George W. Bush also provided specific details about his budget proposal, laying down concrete markers for ideas on increasing Medicare funding and military benefits. He laid out his proposed new income tax brackets, as well as specific new deductions he favoured.
Trump’s tonal shift is a tacit acknowledgment that his public approval trails not only his two most recent predecessors, but all presidents in modern history at this point in their terms.
More than half of Americans say the early stumbles of Trump’s administration were indicative of “real problems" with his administration, and he’s the only president in history to enter office with a net negative approval rating, according to an NBC News/Wall Street Journal poll released Monday. While 44% of Americans approve of the job he’s done, 48% disapprove.
The address also sets a standard that will be difficult for the president to meet.
On Tuesday night, he repeatedly returned to the idea that his is a post-partisan agenda, shattering traditional political, racial, and socioeconomic divisions that defined politics during the Obama years. He positioned himself as a willing leader of bipartisan negotiations over tough topics while deriding “trivial fights."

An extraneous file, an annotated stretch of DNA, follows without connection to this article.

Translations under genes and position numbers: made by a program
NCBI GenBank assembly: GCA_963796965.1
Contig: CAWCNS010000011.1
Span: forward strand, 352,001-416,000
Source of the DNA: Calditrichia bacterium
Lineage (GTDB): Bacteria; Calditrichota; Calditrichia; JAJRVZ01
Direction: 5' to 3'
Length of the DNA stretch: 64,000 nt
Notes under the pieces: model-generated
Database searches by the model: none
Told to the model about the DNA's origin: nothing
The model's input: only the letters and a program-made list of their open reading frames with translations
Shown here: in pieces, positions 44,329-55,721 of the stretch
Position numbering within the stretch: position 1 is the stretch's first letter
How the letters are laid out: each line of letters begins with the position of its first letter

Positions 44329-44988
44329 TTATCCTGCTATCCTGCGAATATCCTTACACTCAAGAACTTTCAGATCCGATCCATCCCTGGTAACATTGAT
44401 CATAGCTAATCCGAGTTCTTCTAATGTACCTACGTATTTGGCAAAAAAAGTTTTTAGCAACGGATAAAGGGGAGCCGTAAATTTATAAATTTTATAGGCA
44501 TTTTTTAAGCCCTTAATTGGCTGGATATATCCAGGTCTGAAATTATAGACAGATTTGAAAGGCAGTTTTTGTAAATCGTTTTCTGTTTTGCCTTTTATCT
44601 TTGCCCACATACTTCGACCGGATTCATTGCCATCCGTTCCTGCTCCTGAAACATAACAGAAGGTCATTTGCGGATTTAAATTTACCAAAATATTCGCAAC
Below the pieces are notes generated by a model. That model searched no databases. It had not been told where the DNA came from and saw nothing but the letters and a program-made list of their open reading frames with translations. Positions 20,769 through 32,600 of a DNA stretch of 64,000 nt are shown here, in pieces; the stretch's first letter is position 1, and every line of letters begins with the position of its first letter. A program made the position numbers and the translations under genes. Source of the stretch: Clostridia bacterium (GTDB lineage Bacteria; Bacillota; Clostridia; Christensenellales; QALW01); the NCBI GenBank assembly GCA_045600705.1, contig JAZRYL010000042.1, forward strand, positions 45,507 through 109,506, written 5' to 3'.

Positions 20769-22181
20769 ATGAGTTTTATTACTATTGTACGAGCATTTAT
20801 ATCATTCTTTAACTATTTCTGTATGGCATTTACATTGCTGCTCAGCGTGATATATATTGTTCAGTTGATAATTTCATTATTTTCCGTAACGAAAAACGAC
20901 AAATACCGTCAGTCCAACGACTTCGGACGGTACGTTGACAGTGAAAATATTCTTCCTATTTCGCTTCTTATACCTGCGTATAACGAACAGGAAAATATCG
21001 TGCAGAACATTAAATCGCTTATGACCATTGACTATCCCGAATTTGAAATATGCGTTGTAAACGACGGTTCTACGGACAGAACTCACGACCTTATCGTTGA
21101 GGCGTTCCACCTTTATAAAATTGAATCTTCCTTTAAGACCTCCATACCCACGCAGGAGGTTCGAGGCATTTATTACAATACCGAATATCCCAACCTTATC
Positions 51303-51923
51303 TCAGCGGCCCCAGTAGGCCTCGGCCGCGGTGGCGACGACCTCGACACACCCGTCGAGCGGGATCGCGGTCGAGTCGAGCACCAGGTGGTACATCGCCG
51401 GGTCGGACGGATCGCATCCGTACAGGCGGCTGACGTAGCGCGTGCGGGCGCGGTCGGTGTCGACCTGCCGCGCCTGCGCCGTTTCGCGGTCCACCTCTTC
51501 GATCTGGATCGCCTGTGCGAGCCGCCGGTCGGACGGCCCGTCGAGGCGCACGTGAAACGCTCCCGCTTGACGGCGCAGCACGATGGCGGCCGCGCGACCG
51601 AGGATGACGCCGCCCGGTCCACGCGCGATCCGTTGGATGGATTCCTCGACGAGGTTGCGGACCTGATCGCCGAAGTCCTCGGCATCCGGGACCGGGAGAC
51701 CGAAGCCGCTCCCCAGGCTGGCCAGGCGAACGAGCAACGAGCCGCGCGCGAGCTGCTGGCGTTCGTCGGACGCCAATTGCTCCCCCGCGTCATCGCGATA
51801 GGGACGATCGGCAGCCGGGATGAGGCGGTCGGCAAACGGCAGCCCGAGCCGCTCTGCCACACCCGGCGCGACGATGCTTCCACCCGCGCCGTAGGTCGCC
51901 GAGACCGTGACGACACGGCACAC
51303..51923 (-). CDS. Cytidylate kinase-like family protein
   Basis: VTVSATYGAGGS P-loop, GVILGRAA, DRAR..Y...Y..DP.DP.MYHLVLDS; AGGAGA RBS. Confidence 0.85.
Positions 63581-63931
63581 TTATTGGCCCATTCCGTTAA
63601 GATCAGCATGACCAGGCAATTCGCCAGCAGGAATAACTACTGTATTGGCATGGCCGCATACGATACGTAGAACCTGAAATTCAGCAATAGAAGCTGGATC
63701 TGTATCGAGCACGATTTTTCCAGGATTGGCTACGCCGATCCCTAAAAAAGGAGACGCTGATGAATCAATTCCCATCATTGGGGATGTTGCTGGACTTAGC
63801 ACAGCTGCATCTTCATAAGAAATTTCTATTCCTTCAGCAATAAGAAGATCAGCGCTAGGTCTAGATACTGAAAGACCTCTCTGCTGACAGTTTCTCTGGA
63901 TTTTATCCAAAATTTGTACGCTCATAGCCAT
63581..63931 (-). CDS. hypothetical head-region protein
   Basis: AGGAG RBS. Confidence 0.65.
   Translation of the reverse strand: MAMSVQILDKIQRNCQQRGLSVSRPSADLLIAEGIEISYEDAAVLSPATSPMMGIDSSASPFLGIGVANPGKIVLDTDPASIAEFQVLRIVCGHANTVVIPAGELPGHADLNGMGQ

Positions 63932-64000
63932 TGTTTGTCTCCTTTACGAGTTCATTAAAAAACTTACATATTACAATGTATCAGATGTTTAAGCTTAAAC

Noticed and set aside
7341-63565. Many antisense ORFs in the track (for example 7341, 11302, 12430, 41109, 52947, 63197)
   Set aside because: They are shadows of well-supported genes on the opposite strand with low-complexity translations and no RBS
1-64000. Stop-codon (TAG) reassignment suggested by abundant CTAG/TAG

But there is clear dissonance with the early weeks of his presidency.
Trump has obsessed over trivial fights, openly bickering with news outlets over coverage he doesn’t like and picking spats with not only political foes, but celebrities like his “Celebrity Apprentice" replacement Arnold Schwarzenegger. He’s also peppered nearly every speech with references to his electoral victory, and seen news cycles lost when his penchant for exaggeration and animosity turned into distraction.
Yet on Tuesday, “the outsized personality, reality-show persona of Donald Trump" was toned down, said Barbara Perry, a presidential historian at the University of Virginia’s Miller Center of Public Affairs.
Tump may enjoy a bump in popularity from an address in which he appeared poised and presidential. But the speech only underscores that Trump is still trying to build political capital at a phase of his presidency in which predecessors usually were already spending it on legislative objectives.
His next test is whether exceeding low expectations will yield governing momentum, and if so, whether he can harness it. Bloomberg